It’s Monday 11th November 2013 and the first mud

At long last the first storm of the wet season arrived at Nkwali and we received an inch in just over an hour – a lot of water created a lot of mud! However the earth dried so quickly there is little evidence that the showers even passed by.

As usual we were caught by surprise by the sudden downpour even though we had been watching the clouds gathering in eager anticipation of the storm. The strong winds blew the thatched ‘hat’ right off our bar while we were thoroughly amused by our local troop of baboons who fled into the tree canopy to find refuge. The hippos meanwhile grunted and snorted with (short lived) delight.

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Incredibly, cicadas hatched almost instantly, screeching their ear shattering mating songs with an intensity I have never heard before. Did you know a male cicada has a decibel rating of 100 decibels? Imagine the combined sound of thousands of these little critters! On the upside the birds are gorging themselves on this welcome feast and the Mopani trees are already bursting with new green buds.

The impalas are now dropping their spindly ‘gift packages’ all over the plain. This is always a nail biting time as we mentally will these little guys to get up quickly to avoid becoming a predator’s afternoon snack. We were sad to see that the large African python, who had taken up residence in a nearby tree hollow, promptly vacate his flooded home to seek refuge somewhere more comfortable.

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A lovely little Pearl Spotted Owlet was also forced to de-camp during the daytime in order to find a more suitable spot to dry off and re-adjust his soggy feathers.

However, as exciting as these new developments are, the rain has had virtually no impact on the water levels of the river and lagoons. The Luangwa River is still a mere trickle, barely wetting the wheels of the Land Rover, and the Lunga Lagoon still a tiny patch of gloopy mud. Our hippo population has been suffering and a few of our weaker specimens have succumbed to the conditions. On the upside, a seething mass of hungry crocs are fighting for the spoils in a fearsome feeding frenzy.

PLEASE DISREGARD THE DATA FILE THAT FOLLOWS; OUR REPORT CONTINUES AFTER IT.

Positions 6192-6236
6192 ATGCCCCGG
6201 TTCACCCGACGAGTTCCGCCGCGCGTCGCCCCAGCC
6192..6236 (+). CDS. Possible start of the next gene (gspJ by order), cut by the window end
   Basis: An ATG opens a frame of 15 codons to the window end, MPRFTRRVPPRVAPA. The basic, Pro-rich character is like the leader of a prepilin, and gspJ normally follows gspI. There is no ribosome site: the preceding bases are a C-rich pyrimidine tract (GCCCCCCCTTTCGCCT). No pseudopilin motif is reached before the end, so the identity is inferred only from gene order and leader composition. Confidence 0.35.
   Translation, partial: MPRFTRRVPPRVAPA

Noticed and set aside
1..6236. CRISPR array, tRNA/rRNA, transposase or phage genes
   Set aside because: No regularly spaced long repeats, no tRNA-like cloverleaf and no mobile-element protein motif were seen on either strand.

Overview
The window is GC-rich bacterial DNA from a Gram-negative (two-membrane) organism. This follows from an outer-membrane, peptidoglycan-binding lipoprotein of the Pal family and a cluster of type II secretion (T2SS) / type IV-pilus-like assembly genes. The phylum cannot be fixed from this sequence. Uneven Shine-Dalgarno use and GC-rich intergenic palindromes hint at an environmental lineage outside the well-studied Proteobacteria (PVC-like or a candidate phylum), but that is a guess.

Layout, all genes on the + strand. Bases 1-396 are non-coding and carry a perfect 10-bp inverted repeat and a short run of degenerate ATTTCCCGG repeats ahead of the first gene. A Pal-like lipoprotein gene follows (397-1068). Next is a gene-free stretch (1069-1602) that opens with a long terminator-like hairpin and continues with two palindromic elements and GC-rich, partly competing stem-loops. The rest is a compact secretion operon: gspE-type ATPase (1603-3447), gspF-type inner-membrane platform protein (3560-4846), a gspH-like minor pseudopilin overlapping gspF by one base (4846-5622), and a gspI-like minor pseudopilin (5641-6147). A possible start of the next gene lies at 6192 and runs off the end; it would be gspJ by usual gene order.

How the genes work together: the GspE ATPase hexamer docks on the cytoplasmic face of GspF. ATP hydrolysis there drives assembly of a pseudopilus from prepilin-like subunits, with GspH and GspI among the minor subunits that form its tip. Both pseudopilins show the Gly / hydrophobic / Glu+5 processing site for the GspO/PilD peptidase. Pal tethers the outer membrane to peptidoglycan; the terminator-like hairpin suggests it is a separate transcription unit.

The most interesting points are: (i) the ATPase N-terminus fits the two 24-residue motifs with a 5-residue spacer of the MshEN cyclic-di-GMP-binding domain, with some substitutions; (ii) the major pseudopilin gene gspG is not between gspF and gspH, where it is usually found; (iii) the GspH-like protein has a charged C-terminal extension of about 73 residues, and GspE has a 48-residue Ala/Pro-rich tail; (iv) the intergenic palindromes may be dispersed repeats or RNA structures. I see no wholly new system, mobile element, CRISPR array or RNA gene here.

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A gruesome, yet fascinating drama affording fantastic photo opportunities for our guests. Up at Nsefu the dry weather continues to offer spectacular game viewing but I’m not going to divulge any information yet! You will have to watch the final installment of this 3 part BBC series Last Oasis: Countdown to the Rains this weekend at 20:00 on BBC TWO. The untiring film crew are doing a sterling job dealing with the heat and never give up. This is their final week here and we will be sad to see them go. We hope they get their equipment safely packed before the next soggy deluge – but we have plenty of gumboots to go around back at the camp.

Many sharp eyed viewers who saw the first episode have inquired about the zebra herds’ strange looking member and I can confirm that, yes, it is a single wildebeest. Whilst we have had the occasional (yet rare) wildebeest herd in the Nsefu area, this lonesome chap seems to be having a bit of an identity crisis. So far our mystery visitor has been spotted with his stripy friends as far south as the Tena River crossing. So no, your eyes were not deceiving you.

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That’s all for now. I look forward to catching up with you next week.

Cheers

emily1

 

 

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